I'm sure over a few of these we could find things we agree upon that others would not be convinced are correct. I am also sure we would find things we don't agree on too.

The point is an opinion does not become true or false based on how many supporters or detractors it has. The opinion is either true or false. Find new evidence that agrees with the opinion and its supported, but not proven. Find evidence to contradict it then, unless there is a problem with that evidence, the opinion is disproved.
 01 December 2012 06:23 PM
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HazelGroveWolf

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Originally posted by: warrenhill

Originally posted by: HazelGroveWolf



It is self evident that man changes the environment just as every other dynamic process on earth living or otherwise. The catastrophic anthropogenic climate change hypothesis is just that.





So you are are now agreeing with Geoff, Simon and myself?. The climate is changing as a direct result of human action.



You are just not convinced it will necessarily be a change for the worse. Is this your belief?



I am not certain it will be worse, though I fear it might be. Each time the climate has changed in the past its led to changes in the species balance: some have reduced in number (or even gone extinct) others have expanded and often new ones have evolved. Given that does it not make sense to be cautious and take steps to minimise the changes? The new climate may suit humans better but it also may not.





The test is empirical evidence and it is the responsible that will challenge something that is in no way proven. You cannot prove what you can't measure i.e. the future. Economists seem to suffer the same afflictions as so called climate scientists.





True you can't prove many things in science or elsewhere for that matter. You can however look at the evidence and make reasoned predictions.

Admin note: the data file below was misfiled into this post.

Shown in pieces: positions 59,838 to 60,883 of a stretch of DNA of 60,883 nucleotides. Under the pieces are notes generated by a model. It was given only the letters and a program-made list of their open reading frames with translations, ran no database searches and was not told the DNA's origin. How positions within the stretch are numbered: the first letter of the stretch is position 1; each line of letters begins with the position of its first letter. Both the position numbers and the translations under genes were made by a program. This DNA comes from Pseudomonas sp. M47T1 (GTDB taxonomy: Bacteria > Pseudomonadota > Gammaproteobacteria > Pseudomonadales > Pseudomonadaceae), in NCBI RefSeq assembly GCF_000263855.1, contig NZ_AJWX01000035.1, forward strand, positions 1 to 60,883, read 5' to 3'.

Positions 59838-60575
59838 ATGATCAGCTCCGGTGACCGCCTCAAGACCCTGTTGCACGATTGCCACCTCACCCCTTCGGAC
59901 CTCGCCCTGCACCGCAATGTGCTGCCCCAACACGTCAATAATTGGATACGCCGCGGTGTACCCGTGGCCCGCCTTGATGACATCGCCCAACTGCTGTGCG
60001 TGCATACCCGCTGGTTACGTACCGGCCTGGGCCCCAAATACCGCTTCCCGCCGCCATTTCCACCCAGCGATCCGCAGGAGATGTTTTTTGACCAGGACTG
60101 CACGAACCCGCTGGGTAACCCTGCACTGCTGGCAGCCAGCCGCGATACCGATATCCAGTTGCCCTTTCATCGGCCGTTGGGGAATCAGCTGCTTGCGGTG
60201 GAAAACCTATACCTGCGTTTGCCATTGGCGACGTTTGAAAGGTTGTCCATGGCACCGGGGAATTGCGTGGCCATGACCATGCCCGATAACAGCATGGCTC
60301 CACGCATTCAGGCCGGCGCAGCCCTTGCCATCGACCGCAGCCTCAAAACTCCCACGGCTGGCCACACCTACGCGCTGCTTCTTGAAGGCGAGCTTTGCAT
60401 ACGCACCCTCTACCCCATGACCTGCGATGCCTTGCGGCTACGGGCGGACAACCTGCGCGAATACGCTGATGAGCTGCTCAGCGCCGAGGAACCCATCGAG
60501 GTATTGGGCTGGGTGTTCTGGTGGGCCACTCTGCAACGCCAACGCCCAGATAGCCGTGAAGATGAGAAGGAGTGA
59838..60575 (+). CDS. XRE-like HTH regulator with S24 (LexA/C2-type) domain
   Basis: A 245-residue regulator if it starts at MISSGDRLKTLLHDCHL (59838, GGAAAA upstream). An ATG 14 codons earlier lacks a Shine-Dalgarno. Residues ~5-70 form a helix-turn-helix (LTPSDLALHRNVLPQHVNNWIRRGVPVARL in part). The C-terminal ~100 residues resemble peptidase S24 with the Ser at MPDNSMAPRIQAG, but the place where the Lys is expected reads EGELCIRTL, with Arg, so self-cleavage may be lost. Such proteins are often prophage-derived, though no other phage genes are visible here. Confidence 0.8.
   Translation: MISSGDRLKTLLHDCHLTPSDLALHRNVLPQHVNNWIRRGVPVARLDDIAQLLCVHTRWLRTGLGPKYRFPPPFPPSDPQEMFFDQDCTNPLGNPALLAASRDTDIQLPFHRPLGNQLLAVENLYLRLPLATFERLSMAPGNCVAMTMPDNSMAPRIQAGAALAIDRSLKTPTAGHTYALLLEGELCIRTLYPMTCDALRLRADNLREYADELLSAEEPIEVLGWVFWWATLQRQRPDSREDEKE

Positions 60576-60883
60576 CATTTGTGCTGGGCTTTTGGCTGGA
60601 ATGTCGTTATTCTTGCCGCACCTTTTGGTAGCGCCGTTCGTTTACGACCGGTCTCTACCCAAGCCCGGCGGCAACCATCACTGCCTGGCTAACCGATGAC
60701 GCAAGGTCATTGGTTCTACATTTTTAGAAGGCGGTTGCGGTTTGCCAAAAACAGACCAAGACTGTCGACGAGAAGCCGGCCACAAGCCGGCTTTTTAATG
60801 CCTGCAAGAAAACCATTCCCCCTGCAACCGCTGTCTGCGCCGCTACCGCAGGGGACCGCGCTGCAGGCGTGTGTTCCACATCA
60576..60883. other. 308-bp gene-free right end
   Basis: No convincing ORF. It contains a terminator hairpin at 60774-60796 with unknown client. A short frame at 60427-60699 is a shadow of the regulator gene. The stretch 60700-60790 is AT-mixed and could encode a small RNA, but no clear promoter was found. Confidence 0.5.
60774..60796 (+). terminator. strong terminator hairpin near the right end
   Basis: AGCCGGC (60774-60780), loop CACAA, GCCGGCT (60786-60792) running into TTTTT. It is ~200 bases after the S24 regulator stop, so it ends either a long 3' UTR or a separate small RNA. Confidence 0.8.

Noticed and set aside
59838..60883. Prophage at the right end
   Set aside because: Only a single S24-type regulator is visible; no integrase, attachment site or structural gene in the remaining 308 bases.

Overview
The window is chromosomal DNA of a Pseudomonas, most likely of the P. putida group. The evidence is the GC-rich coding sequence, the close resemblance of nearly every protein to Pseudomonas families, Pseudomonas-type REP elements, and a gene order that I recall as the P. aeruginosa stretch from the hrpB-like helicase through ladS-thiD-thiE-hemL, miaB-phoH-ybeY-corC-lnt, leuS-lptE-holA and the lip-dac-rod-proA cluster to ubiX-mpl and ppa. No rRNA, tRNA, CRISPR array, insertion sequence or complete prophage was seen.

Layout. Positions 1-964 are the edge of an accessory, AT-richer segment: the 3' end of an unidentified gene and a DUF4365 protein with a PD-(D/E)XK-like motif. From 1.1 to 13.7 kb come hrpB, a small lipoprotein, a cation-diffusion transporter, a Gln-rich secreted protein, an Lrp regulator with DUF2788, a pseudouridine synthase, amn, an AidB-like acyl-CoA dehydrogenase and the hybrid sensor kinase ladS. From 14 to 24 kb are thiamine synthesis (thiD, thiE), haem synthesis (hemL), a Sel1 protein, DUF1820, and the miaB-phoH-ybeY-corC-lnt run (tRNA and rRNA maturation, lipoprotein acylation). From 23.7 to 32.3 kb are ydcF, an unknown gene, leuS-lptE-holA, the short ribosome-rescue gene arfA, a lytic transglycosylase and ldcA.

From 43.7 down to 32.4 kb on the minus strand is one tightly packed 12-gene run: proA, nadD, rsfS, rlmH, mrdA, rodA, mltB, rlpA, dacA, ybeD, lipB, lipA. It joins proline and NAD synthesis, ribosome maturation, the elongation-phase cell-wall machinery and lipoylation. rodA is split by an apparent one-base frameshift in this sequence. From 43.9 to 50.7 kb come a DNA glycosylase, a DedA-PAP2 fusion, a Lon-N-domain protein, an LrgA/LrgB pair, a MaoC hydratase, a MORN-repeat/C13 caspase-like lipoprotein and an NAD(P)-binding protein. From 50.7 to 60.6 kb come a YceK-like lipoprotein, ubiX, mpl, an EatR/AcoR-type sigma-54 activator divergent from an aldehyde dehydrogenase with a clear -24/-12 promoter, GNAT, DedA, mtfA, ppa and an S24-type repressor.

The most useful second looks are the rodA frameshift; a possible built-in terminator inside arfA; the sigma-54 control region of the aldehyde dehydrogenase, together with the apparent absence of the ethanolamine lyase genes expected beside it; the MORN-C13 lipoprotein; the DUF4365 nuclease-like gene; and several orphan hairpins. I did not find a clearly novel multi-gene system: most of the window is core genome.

I have a prototype on my bench at the moment with a TO-92 transistor that has a case temperature of 95C. I can't prove it will fail. I have been testing the unit for a week and it hasn't failed yet. I still intend to change the design to reduce its power dissipation though.



We only have one earth so we can't try it both ways and see which works better so since we have a climate that works for us does it not make sense to try and keep the climate as it is?





There are many unconvinced people out there:





Not relevant.



I'm sure over a few of these we could find things we agree upon that others would not be convinced are correct. I am also sure we would find things we don't agree on too.



The point is an opinion does not become true or false based on how many supporters or detractors it has. The opinion is either true or false. Find new evidence that agrees with the opinion and its supported, but not proven. Find evidence to contradict it then, unless there is a problem with that evidence, the opinion is disproved.


When I poped into the world in 1965 I probably didn't realise that I might have an effect on it. Today I know I have effect on the earth, I just think that within non-toxic restraints it is minimal even when integrated across the entire population.
Please understand the difference between environment change and climate change. You could of course advocate taxing ants and dung beatles for modifying the environment for their purposes.
Having a nice house to live in is what we all want, that changes the environment as does the engineering that goes with it.

I would be a bit worried if you are hitting 92 Celcius without good reason in a TO -92. Have you considered more efficient solutions?

Leaded semis are a bit old fashioned in any case, ever heard of surface mount?

Edited: 01 December 2012 at 06:41 PM by HazelGroveWolf
 01 December 2012 07:30 PM
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warrenhill

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Originally posted by: HazelGroveWolf When I popped into the world in 1965 I probably didn't realise that I might have an effect on it. Today I know I have effect on the earth, I just think that within non-toxic restraints it is minimal even when integrated across the entire population. Please understand the difference between environment change and climate change. You could of course advocate taxing ants and dung beatles for modifying the environment for their purposes.